Trustee Board President Steps Down – New Member Elected

Fadwa Alawieh interviews for the vacant position
Photo courtesy of the Dearborn Public School’s YouTube Channel

Henry Ford College and Dearborn Public Schools are governed by the same entity: The board of trustees. The trustee board is responsible for appointing officials to the college as well as expenditures. This summer, president of the board, Aimee Schoelles, stepped down after fifteen years of service. This left a vacancy that needed to be filled within thirty days of Schoelles’ resignation, otherwise, the decision would have to be made outside of the district - an undesirable outcome. The interview process was done publicly and can be viewed on Dearborn Public School’s YouTube channel. As a part of the Freedom of Information Act, transparency is a welcome requirement for the conduction of the Board of Trustees’ business.

When Schoelles began working on the board, she recalls two hours of complaints at every board meeting. When a citizen has a complaint they can fill out a “blue card.” This allows a person to voice their concern to the board and attendees for three minutes during a meeting. In the past, “deals were done behind closed doors.” Schoelles explains, “Current transparency has improved our efficiency. (Now) the district is in a good place.” There were no blue cards pulled at the last board meeting I attended. The hours of video online, and the free ability for anyone to attend the meetings, seem to have eliminated much of the secrecy. Not only did interviews occur in public, but so did the board’s deliberation process regarding who to elect.

I have attended one of the interview sessions. Current president Roxanne McDonald announced at the opening of the meeting that the board was in “uncharted territory”. Schoelles’ term was not complete and her departure was unexpected. This means that whoever will be elected would only hold the position until the next general election in December of 2016. At this point, the selected candidate could re-apply for the position.

Interviews have a tendency to be uncomfortable. As a prospective employee, one wants to present their best self. Now, imagine twenty strangers sitting in and cameras all around. Fadwa Alawieh was the first to interview. Thomas Wall, Kassem Allie, Pamela Adams and Michelle Audia followed Alawieh. I was not completely clear on the questions being asked, nor could I follow most of the answers that were given. Though, I did pick up on the discussion surrounding the integration of district high-school students with college students. One applicant suggested that the college students could make cards for veterans with the high-school students. Some sort of bonding experience…I don’t know.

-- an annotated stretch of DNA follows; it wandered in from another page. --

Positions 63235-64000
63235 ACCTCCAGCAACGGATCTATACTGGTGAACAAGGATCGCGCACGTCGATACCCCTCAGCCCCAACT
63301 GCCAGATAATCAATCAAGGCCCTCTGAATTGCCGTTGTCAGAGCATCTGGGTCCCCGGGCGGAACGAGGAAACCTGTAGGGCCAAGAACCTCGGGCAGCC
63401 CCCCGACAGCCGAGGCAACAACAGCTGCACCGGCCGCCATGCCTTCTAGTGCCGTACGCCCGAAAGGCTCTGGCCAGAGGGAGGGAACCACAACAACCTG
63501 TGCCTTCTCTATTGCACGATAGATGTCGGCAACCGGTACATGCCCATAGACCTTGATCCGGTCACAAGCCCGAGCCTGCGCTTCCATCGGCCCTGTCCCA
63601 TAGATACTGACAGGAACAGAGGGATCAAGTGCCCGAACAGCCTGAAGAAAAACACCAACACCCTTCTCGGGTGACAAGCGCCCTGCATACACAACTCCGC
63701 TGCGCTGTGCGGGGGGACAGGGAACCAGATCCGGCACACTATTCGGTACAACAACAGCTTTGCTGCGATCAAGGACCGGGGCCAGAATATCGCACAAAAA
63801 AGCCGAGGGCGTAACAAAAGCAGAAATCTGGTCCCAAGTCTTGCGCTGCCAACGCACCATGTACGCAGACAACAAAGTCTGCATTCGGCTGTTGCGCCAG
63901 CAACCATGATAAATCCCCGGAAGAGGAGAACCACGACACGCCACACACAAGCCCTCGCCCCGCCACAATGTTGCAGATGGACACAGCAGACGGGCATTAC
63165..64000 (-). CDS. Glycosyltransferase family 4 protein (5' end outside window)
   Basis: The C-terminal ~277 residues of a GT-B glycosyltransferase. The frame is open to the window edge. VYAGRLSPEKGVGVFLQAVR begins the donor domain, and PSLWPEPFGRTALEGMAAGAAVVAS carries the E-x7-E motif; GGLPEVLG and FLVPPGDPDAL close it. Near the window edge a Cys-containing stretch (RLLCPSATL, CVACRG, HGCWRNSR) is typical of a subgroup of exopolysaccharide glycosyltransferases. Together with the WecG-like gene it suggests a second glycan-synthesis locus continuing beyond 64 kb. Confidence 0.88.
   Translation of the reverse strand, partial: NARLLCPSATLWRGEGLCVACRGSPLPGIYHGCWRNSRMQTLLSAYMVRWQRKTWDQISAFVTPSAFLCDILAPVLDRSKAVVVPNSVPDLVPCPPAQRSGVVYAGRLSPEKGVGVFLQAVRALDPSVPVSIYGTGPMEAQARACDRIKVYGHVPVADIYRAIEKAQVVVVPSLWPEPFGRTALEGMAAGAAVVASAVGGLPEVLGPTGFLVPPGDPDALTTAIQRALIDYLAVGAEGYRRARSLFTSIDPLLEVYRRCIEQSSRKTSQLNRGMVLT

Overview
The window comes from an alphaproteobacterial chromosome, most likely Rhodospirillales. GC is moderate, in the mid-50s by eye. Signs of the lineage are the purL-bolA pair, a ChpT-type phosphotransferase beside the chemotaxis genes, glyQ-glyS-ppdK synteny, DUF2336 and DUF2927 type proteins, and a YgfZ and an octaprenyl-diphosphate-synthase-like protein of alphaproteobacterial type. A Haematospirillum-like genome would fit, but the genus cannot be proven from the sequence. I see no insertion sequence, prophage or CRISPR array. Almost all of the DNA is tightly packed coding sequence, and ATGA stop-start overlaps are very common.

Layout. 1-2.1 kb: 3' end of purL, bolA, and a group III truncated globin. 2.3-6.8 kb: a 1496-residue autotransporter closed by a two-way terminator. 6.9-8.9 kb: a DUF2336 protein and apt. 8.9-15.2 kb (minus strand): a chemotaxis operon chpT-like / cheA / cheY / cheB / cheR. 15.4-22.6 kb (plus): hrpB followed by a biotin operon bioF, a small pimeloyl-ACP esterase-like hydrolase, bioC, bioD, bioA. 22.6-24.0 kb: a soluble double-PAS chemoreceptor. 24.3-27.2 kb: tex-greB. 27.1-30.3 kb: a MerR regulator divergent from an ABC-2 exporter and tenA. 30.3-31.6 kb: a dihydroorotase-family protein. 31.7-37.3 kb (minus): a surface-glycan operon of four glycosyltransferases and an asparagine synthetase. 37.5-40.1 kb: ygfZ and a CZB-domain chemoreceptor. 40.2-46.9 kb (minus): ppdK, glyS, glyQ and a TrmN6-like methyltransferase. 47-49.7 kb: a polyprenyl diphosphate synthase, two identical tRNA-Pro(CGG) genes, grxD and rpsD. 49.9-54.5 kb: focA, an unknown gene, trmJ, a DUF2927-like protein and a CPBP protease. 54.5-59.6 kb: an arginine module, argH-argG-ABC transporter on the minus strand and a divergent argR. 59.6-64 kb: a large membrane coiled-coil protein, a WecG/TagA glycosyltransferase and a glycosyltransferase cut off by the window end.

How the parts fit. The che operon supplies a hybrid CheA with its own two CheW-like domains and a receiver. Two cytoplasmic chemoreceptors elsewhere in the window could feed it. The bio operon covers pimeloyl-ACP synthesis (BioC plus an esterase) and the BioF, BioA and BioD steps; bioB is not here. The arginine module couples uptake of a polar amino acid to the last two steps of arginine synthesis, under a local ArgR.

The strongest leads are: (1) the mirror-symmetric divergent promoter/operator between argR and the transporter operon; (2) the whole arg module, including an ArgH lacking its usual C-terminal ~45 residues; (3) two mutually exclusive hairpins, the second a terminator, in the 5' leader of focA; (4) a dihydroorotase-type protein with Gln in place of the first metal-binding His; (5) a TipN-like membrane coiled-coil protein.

Many of the candidates had lengthy experience. Some had previous board experience or public school administration experience. Several of the eighteen candidates interviewed had applied and interviewed for similar positions in the past. With some of the suggestions they presented, I wondered how connected they were to the students at both the high school and college level.

Schoelles was in her twenties when she joined the board. She had a son in elementary school and was taking classes at Henry Ford. My assumption was that one had to be much older and experienced to participate in local politics.

“I got sucked into the realm of politics in Dearborn,” Aimee states. When her son was placed into a crowded thirty-one student classroom, she began attending board meetings to see what could be done. She recalls a lengthy process filled with bureaucracy and disappointment. “Ignorance really is bliss. Once you learn what is going on in your community it is hard to not try to do something about it.”

Schoelles is overall satisfied with the work she has been able to do for the district. She is especially proud of Dr. Stan Jensen’s leadership in directing HFC out of a financial crisis. She reports negligent money management by the previous president. Upon research, this included inflation in the number of enrolled students and the spending of these fictional students’ imaginary money. This meant things would get purchased and paid for that could not be afforded by the college.

I ask Schoelles about her political future. “It’s been my home for over twenty years. Fifteen on the board. The future? I don’t know about politics, but my heart and soul is in Dearborn.”

“Aimee had great, big shoes,” board member Miriam Bazzi states as she casts her vote for Fadwa Alawieh who wins with a total of three votes. After the votes are cast, the board members plead the case for their candidate – or against another. This is all such an interesting process to see take place. A conversation that would normally demand privacy is done out in the open. The three board members who voted for Alawieh defend their choice. The others are blunt about why they didn’t.

A big problem I hear voiced by the newer generation of voters is a feeling of cynicism and apathy when it comes to their role in politics. Sitting in on the political process at the local level and hearing Schoelles’ story demonstrated that a person could effect change. If one wants to participate, it is very simple to get involved. I was free to walk in and out of these meetings as I pleased. And just when I thought I had gotten the full story from one person, I interviewed another and got an equally believable but opposing perspective. Attending these meetings and getting to learn a little about the politics of Dearborn, I was able to feel the pull into the political that Schoelles described. If Hillary Clinton’s Instagram posts with Kim Kardashian or Donald Trump’s carnival of offensive tweets have made you feel helpless in the political process, perhaps a local board meeting will reveal a place for your voice to be heard. Again, Schoelles was a student when she was appointed to the board.

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